Other Republicans said that while the policy mightneed to be changed at some point, Congress should not do so when Americantroops are fighting overseas.
“In the middle of a military conflict, is not thetime to do it,” said Senator Saxby Chambliss, Republican of Georgia.
Only a week ago, the effort to repeal the “don’task, don’t tell” policy seemed to be dead and in danger of fading for at leasttwo years with Republicans about to take control of the House. The provisioneliminating the ban was initially included in a broader Pentagon policy bill,and Republican backers of repeal had refused to join in cutting off a filibuster against the underlying billbecause of objections over the ability to debate the measure.
In a last-ditch effort, Mr. Lieberman and Senator Susan Collins of Maine, a key Republican opponentof the ban, encouraged Democratic Congressional leaders to instead pursue avote on simply repealing it. The House passed the measure earlier in the week.
The repeal will not take effect for at least 60days while some other procedural steps are taken. In addition, the billrequires the defense secretary to determine that policies are in place to carryout the repeal “consistent with military standards for readiness,effectiveness, unit cohesion, and recruiting and retention.”
Because of the uncertainty, Mr. Sarvis appealed toMr. Gates to suspend any investigations into military personnel or dischargeproceedings under the policy to be overturned in the coming months.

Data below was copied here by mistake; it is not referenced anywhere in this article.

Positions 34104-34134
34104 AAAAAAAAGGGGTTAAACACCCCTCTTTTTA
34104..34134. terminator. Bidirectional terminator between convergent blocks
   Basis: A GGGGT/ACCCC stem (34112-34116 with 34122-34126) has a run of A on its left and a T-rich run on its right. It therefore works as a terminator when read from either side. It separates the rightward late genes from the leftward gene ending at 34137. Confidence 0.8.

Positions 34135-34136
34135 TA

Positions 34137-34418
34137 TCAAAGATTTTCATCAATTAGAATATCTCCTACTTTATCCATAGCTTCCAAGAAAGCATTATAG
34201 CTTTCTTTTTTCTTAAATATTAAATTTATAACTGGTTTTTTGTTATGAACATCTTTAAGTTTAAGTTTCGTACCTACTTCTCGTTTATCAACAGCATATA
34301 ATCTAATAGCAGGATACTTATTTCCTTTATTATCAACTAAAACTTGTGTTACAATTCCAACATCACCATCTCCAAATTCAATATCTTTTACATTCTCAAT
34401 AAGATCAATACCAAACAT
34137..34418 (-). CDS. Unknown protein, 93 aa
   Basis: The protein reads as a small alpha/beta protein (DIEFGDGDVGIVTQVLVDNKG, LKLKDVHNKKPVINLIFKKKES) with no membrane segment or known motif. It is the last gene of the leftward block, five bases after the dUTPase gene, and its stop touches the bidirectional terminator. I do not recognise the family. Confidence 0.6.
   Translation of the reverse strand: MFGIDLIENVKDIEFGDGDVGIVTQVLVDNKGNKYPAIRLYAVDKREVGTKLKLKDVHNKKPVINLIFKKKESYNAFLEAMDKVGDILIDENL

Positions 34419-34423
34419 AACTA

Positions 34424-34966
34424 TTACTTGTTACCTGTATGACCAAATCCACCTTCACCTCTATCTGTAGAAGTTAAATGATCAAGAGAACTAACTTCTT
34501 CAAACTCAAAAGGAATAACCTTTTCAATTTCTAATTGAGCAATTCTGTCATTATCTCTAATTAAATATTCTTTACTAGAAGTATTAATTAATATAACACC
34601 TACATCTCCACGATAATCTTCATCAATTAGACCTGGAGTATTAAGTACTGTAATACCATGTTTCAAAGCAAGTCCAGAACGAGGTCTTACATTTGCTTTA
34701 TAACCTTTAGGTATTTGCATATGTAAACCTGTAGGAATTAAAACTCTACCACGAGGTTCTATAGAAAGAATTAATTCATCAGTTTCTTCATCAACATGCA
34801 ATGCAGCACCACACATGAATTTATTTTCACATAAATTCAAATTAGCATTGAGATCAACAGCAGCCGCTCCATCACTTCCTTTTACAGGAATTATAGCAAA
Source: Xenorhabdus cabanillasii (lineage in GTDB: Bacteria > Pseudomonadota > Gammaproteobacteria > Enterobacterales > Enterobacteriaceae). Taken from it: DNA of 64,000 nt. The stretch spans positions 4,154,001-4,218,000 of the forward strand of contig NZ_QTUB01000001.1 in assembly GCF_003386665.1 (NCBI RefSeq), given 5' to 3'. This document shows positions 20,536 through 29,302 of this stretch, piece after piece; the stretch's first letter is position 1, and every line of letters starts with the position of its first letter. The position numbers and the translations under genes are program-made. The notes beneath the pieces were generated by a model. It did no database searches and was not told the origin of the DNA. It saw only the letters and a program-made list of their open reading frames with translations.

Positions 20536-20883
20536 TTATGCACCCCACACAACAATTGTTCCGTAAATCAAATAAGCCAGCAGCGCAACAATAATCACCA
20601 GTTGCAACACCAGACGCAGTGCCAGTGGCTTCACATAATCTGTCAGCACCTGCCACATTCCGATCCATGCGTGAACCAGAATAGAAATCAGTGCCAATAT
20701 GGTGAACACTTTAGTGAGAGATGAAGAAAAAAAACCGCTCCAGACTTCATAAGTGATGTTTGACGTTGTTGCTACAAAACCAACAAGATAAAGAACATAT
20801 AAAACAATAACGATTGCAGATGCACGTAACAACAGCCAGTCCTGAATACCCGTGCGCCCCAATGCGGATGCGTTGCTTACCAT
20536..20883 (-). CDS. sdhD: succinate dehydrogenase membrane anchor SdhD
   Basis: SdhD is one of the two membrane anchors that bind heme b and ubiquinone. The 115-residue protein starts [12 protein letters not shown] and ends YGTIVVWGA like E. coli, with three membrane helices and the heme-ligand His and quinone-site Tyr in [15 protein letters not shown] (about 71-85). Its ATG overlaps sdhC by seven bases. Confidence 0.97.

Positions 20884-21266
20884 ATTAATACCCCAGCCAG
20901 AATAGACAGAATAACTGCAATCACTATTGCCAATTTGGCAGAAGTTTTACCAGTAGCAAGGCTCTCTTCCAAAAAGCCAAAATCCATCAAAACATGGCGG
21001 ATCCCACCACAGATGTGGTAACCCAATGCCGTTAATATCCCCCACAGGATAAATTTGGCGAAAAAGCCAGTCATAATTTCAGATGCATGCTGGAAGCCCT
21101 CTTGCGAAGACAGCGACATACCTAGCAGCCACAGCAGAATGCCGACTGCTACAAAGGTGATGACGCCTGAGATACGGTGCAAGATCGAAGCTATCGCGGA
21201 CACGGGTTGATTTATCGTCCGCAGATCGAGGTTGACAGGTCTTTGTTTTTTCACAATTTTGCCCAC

Mr. Lieberman said the ban undermined the integrityof the military by forcing troops to lie. He said14,000 members of the armedforces had been forced to leave the ranks under the policy.
“What a waste,” he said.
The fight erupted in the early days of President Bill Clinton’s administration and has been a roilingpolitical issue ever since. Mr. Obama endorsed repeal in his own campaign andadvocates saw the current Congress as their best opportunity for ending theban. Dozens of advocates of ending the ban — including one wounded in combatbefore being forced from the military — watched from the Senate gallery as thedebate took place.
Senator Carl Levin, the Michigan Democrat who is chairmanof the Armed Services Committee, dismissed Republican complaints that Democratswere trying to race through the repeal to satisfy their political supporters.
“I’m not here for partisan reasons,” Mr. Levinsaid. “I’m here because men and women wearing the uniform of the United Stateswho are gay and lesbian have died for this country, because gay and lesbian menand women wearing the uniform of this country have their lives on the lineright now.”
Senator Harry Reid of Nevada, the majority leaderand a crucial proponent of the repeal, noted that some Republicans hadindicated they might try to block Senate approval of a nuclear arms treaty withRussia because of their pique over the Senate action on the ban.
“How’s that’s for statesmanship?” Mr. Reid said.